The next day, we headed out to see Diamond Head. We weren’t sure if it was such a great idea to do a steep climb the day before a 13 mile mountainous trail run, but other than explore, it was the only thing we really wanted to do in Waikiki, so that was the plan. We hopped on a bus right outside our hotel, feeling pretty proud of ourselves for having figured out which bus to take. This is where the story gets a bit embarrassing. But let me also first tell you that we had yet to study a map of Honolulu and the Waikiki area, which was our first mistake. We had seen the bus route briefly but didn’t have a paper copy, and the gps on my cell phone wasn’t behaving. Meanwhile the bus is leading us around Honolulu through residential neighborhoods, past schools, all the while people are boarding the bus in droves.
At the community college stop, there was a farmer’s market going on, where everybody got off, and I mean everybody. Except us. Just to be on the safe side, we asked a woman getting off the bus if this was Diamond Head. She said no, this is the community college. Maybe we should’ve said “Is this the stop we get off at to get to Diamond Head?” We stayed seated. We trusted this farmers market shopper. She looked like she knew her way around. Some people got on the bus, and it took off. Within 10 minutes, we were in downtown Waikiki again. We knew we’d missed our stop, because Diamond Head was at our backs.
Trying to stay positive, we decided to hike Diamond Head in the afternoon instead and tour Honolulu by bus. Seemed like a pretty good way to experience a city and see how the locals live. Plus we still had our coffee, so life was good. It was pretty fun for the first 20 minutes. Not so fun after 3 hours though.
We eventually got off at a downtown Waikiki stop which was well before reaching the Diamond Head stop for a 2nd time because 1) we needed to pick up our race packets and 2) we really wanted off that bus. Picking up our race packets was where we saw the wealth of Waikiki. There were some very expensive stores and hotels, but it was a small area. We walked along the beach to get back to our hotel, where we planned on dropping off our packets before heading back to Diamond Head. It was pretty fun cutting through the buildings and finding shortcuts that led you to places you didn’t expect.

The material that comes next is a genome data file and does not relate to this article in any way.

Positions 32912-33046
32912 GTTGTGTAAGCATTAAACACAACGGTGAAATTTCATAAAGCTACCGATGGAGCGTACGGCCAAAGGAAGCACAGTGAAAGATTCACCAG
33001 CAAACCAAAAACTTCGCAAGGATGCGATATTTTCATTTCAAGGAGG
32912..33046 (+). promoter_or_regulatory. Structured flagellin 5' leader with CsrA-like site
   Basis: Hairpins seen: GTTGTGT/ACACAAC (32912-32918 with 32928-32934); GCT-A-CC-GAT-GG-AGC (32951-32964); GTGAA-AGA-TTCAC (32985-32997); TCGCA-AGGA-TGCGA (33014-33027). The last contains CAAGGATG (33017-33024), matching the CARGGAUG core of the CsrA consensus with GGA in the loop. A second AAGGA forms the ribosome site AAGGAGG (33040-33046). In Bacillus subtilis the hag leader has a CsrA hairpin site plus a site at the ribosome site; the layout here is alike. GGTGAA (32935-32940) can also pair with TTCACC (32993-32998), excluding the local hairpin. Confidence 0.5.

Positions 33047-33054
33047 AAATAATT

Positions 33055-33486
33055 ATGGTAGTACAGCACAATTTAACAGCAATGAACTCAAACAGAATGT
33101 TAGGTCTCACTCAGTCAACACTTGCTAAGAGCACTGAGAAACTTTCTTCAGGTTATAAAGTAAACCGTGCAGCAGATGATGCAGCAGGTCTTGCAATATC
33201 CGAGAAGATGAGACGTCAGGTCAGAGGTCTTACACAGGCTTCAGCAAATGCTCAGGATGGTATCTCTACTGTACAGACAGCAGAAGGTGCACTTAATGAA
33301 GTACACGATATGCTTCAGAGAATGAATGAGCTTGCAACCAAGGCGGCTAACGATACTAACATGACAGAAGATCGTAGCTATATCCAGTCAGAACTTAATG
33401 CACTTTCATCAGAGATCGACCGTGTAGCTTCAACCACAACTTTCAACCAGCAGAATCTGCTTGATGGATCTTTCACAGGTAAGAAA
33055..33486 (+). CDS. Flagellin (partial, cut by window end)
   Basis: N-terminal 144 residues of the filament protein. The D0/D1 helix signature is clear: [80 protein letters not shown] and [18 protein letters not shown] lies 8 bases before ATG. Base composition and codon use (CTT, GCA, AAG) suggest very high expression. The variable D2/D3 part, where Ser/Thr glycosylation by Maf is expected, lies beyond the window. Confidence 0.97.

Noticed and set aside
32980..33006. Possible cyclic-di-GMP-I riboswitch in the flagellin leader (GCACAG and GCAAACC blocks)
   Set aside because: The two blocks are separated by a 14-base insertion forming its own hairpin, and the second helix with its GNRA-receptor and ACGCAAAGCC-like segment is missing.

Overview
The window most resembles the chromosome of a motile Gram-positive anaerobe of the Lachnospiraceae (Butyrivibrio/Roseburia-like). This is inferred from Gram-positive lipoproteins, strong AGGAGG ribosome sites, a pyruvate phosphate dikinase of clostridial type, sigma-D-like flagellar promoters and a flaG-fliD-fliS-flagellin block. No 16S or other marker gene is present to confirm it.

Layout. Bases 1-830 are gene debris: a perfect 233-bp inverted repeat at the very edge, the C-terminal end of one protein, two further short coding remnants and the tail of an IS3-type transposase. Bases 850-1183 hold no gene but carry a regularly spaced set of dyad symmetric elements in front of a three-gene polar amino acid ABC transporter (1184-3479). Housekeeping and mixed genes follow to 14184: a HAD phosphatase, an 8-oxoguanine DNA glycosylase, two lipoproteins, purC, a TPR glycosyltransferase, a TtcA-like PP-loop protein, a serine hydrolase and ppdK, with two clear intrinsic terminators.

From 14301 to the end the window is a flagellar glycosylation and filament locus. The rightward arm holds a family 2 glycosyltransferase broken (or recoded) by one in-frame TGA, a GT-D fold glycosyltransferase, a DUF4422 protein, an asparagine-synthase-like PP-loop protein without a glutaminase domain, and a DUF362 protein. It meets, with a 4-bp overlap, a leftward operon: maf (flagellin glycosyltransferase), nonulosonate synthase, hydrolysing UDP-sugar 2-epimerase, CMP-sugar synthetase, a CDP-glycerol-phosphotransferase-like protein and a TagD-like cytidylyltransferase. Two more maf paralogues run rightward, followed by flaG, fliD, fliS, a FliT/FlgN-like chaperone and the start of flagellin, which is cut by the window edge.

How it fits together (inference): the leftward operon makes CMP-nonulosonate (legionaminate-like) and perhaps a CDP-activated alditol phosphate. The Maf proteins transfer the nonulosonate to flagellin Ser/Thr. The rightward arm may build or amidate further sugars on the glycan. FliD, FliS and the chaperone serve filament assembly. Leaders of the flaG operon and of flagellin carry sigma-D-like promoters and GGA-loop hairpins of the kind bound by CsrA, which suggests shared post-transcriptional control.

The beach is gorgeous. On our way back, we passed a restaurant with outdoor seating right on the beach, and conveniently, it was lunchtime. So Diamond Head was going to need to wait a little longer. As we are waiting for our cute little umbrella drinks that cost a small fortune, we discovered that the people sitting right next to us were to be running the race the next day also, so it was fun chatting with them.
After our bus ride, then beach walk, then lunch, then dropping off our race packets at our hotel, we got on a bus to Diamond Head…again. This time we got off where we were supposed to. So about Diamond Head..we had very low to moderate expectations, because of it being touristy and costing money. But it was so cool! There were tunnels, a spiral staircase, a cave/hatch-like thing to crawl out of, views, and switchbacks. And it was less than $5. It was definitely worth the effort getting there.